Africa Cup of Nations in Danger of Leaving an Incomplete Legacy
The 2013 Africa Cup of Nations has been a closely contested tournament with many draws and very few goals.
The high-energy games, the frantic, hurried style and the pure athleticism on show are wonderful to watch, but the opening 13 matches have done nothing to dispel one of Africa's greatest footballing problems: The continent struggles to produce much other than midfielders and central strikers in abundance.
Peruse the rosters of the three favoured nations to lift the crown, and you'll see severe strength of depth in the midfield and a dash of quality up front but not much else.
|Team||Star defenders||Star midfielders||Star forwards|
|Ghana||N/A||Kwadwo Asamoah, Anthony Annan, Christian Atsu, Derek Boateng||Asamoah Gyan|
|Ivory Coast||Kolo Toure||Yaya Toure, Cheick Tiote, Romaric||Didier Drogba, Seydou Doumbia, Gervinho, Wilfried Bony, Lacina Traore|
|Nigeria||Joseph Yobo||John Obi Mikel||Ikechukwu Uche, Emmanuel Emenike, Brown Ideye, Victor Moses|
Ghana struggle to get everyone into their midfield and end up doing what Antonio Conte does in Turin—sticking Asamoah at left-back. He becomes Ghana's star defender, but he's not really a defender and his box-to-box explosiveness is wasted.
Ivory Coast have a luxury of central options with their striking dilemma in particular the envy of most, while Nigeria also house a host of forward stars.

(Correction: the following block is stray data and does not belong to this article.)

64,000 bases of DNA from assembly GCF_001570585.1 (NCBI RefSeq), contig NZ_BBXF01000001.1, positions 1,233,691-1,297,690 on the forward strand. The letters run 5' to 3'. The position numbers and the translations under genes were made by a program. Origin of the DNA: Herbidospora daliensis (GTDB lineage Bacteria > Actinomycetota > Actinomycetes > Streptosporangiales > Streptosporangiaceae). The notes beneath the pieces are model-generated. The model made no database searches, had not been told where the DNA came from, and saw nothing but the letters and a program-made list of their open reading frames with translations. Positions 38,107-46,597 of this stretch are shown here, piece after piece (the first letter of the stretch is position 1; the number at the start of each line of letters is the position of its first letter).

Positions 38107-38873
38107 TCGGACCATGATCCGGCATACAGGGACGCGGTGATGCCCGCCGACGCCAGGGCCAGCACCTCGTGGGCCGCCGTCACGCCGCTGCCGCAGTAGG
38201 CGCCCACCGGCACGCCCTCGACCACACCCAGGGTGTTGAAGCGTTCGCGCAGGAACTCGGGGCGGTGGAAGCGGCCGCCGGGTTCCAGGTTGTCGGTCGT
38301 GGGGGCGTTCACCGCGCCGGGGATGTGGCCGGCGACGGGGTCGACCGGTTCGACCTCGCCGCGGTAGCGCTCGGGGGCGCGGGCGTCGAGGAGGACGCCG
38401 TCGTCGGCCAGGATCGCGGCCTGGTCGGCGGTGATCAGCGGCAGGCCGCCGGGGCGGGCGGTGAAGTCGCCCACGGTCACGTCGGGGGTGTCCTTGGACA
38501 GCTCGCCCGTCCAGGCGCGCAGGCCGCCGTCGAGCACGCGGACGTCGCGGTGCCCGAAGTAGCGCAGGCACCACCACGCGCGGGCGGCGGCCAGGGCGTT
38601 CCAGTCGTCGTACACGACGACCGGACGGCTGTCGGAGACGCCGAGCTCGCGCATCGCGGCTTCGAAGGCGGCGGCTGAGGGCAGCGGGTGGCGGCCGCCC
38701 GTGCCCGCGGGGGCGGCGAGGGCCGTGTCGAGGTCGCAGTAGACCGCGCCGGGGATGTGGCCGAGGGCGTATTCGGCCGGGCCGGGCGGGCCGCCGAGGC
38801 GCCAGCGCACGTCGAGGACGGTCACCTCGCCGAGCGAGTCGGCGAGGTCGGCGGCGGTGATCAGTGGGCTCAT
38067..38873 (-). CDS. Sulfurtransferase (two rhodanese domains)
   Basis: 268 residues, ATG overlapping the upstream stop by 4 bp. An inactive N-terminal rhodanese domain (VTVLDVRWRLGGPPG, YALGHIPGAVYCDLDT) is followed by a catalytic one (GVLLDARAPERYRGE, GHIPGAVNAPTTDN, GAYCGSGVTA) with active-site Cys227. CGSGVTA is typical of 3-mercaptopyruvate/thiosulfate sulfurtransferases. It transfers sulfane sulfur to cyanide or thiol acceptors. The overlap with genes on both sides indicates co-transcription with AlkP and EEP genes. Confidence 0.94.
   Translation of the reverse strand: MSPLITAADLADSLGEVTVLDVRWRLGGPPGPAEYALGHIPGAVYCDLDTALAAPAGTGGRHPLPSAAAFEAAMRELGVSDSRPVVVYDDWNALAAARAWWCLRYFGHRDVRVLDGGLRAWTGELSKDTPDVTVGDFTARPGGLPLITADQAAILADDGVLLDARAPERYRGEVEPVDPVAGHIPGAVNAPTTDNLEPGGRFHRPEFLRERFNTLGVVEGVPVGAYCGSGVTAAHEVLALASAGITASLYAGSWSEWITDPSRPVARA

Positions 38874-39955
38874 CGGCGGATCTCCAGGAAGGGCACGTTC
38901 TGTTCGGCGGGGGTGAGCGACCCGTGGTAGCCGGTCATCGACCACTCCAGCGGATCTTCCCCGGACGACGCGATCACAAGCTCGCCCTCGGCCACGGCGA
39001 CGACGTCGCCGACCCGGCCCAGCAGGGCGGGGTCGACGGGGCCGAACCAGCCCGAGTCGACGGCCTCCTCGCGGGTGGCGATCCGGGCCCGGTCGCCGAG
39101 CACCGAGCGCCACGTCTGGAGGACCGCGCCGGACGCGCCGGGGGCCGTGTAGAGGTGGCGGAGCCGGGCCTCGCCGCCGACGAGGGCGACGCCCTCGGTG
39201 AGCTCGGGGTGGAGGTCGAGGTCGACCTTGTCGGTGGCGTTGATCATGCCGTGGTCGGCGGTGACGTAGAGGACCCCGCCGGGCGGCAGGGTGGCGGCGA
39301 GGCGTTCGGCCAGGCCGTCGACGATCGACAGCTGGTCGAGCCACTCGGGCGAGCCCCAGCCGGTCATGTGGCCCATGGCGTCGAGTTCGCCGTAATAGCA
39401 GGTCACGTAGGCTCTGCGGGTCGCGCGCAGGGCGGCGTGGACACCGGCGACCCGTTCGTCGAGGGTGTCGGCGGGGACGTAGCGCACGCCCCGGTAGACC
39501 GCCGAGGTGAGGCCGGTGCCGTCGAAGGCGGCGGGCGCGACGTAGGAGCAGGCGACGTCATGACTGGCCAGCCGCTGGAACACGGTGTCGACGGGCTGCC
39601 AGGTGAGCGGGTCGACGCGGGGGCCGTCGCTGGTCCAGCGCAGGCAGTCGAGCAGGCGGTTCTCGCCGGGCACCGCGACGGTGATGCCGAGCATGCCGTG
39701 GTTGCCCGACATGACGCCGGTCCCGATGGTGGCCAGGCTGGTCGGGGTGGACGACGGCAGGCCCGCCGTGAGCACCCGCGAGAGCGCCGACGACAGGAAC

Shifting focus away from the top nations, you'll find that individual stars such as Emmanuel Adebayor, Alain Traore, Katlego Mphela, Manucho and Seydou Keita are all central players.
The result is a series of teams focused on forcing the ball through the middle of the pitch, which also gives way to the rise of some impressive athletes entering the European game.
Manchester United's Africa scout Tom Vernon has something called a "Papa Bouba Diop template"—the idea that there's a set blueprint for African footballers to fall into.
Diop was a powerful, strong runner with wonderful physical attributes. He wasn't the tidiest, but his all-action style could be traced back and explained with ease.
Jonathan Wilson spoke to Vernon about the situation at his academy in Accra, Ghana and published his concerns in Inverting the Pyramid.
Look at how the kids play.
They have a pitch maybe twenty or thirty yards long, and set up two stones a couple of feet apart at either end, often with gutters or ditches marking the boundaries at the sides.
It's a tiny area. The game becomes all about receiving the ball, turning and driving through the middle.
Kids growing up in Europe have a wealth of choice in regard to which position they want to play. A lot of players switch positions through their young lives as size and height determine where they might prosper, and the utensils are present to train in any area of the pitch.
In Africa, it's not that simple, and as Vernon outlines, a lack of resources is key.
The lasting impression many African nations leave on spectators is the word "incomplete."
Great strikers, solid midfield, perhaps even a titanic centre-half.
Where's the quality in the wide areas though? Which goalkeeper really took command of his area?
It's a self-induced problem. Who can blame a Ghanaian kid for not wanting to dive on a rock-hard, dirt-ridden surface?
The uncompromising conditions African kids play in should see to the rise of explosive players in all positions, but because they literally play from goal to goal in a short area, box-to-box midfielders and deadly finishers become the norm.
It's arguable that an African nation will never trouble the world's elite at a FIFA World Cup competition without honing talent in every area of the pitch. In the current conditions, however, weaknesses are unavoidable.
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